That sort of eff you attitude is soaked into all these late “Undeclared” episodes. The characters, never particularly kind to begin with, have become downright cruel to each other. In episode 15, “The Perfect Date,” Marshall gets an enormous zit and becomes the butt of Ron and Lloyd’s jokes. Later, Ron and Marshall use Steven’s visiting high school friend Theo (“Freaks and Geeks”‘ Martin Starr) to “crotchblock” Lloyd as he attempts to score with the roommate of a woman he slept with and unceremoniously dumped. And in “Hal and Hillary,” Rachel, who has repeatedly shown little to no interest in Marshall despite his obvious feelings for her, intentionally sabotages his relationship with a Japanese exchange student. And though Ron initially comes to Marshall’s defense when Rachel asks for his help in messing with his new girlfriend, he immediately relents and helps her with her prank.
The case of “Freaks and Geeks” was so lovable. Even seemingly villainous characters like the gym teacher Coach Fredricks and school bully Alan White were revealed to have complex and even sympathetic characterizations. The more we learn about the cast of “Undeclared,” the less I like them. Maybe that was part of Apatow’s plan all along, maybe that was a adversarial reaction to network notes demanding he make the characters more appealing. Either way, as we reach the end of “Undeclared” I’ve found that I’ve enjoyed the ride tremendously (and I think “Hal and Hillary” is one of the series’ most purely pleasurable half hours, with some great physical gags and a couple of terrific punchlines), but I won’t miss any of these characters. Alison, do you agree?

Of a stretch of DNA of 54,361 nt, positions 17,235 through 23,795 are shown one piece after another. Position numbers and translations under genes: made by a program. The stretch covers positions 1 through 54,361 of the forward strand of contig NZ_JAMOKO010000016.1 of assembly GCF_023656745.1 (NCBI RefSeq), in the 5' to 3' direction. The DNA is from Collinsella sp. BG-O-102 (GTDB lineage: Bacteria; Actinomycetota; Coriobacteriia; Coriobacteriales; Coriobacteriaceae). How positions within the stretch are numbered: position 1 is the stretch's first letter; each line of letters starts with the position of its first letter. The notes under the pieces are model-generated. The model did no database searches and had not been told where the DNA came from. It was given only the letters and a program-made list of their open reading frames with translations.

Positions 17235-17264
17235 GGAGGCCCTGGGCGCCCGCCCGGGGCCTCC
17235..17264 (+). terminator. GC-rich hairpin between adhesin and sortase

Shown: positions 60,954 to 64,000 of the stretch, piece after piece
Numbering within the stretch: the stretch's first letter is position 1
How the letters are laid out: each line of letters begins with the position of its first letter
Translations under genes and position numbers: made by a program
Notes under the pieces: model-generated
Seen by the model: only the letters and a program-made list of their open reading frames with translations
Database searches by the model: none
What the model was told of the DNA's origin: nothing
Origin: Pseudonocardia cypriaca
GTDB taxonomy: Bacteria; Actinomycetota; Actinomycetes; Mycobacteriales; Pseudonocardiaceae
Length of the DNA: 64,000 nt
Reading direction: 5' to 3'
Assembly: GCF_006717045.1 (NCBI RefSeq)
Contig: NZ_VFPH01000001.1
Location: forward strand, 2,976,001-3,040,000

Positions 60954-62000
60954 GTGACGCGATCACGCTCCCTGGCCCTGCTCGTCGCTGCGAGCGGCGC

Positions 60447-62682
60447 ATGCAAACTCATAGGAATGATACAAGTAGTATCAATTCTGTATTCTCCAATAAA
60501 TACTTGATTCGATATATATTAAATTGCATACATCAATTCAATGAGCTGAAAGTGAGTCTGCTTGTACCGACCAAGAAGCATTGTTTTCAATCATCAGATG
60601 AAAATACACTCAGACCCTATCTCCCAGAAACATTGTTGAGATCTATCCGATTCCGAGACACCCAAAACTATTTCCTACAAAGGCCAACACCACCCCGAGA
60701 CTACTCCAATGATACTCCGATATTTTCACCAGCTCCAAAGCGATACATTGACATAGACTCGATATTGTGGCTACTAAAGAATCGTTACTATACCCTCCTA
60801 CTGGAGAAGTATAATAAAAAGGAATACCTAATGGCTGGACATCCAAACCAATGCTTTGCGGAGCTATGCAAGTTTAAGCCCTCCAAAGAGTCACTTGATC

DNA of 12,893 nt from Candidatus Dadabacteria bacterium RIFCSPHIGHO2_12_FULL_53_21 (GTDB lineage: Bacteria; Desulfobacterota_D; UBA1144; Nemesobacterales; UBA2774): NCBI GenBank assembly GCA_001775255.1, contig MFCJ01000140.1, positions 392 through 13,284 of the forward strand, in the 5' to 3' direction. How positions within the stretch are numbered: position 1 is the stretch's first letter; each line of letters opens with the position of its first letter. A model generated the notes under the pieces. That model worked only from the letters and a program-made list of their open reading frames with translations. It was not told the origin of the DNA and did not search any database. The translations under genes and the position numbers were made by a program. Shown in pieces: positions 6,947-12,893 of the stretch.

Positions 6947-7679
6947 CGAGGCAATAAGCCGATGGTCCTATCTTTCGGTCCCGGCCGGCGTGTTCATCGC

Alison: Very much so. There’s a vaguely “Seinfeld”ian vibe to these two episodes, what with all the kind of awful things these alleged friends do to one another in the name of entertaining themselves or proving a point. Rachel and Ron’s messing with Marshall’s awkwardly sweet relationship with Kikuki (played by Youki Kudoh of “Mystery Train” and “Memoirs of a Geisha”) was genuinely dickish, crossing over the line of playfully given your buddy a hard time and into the just plain mean. It’s softened by the hint that Rachel was motivated by jealousy over Marshall’s relationship (“She’s got the boobs of a six year old,” she cattily observes), but while Marshall’s immediately ready to commit to that and breaks things off with Kikuki in order to go back to trailing after Rachel like a puppy, Ron’s not convinced. Neither am I — it sure looks like Rachel is feeling territorial, but that doesn’t mean she’s about to start dating Marshall, just that she likes having his attention. And what’s Ron’s excuse there?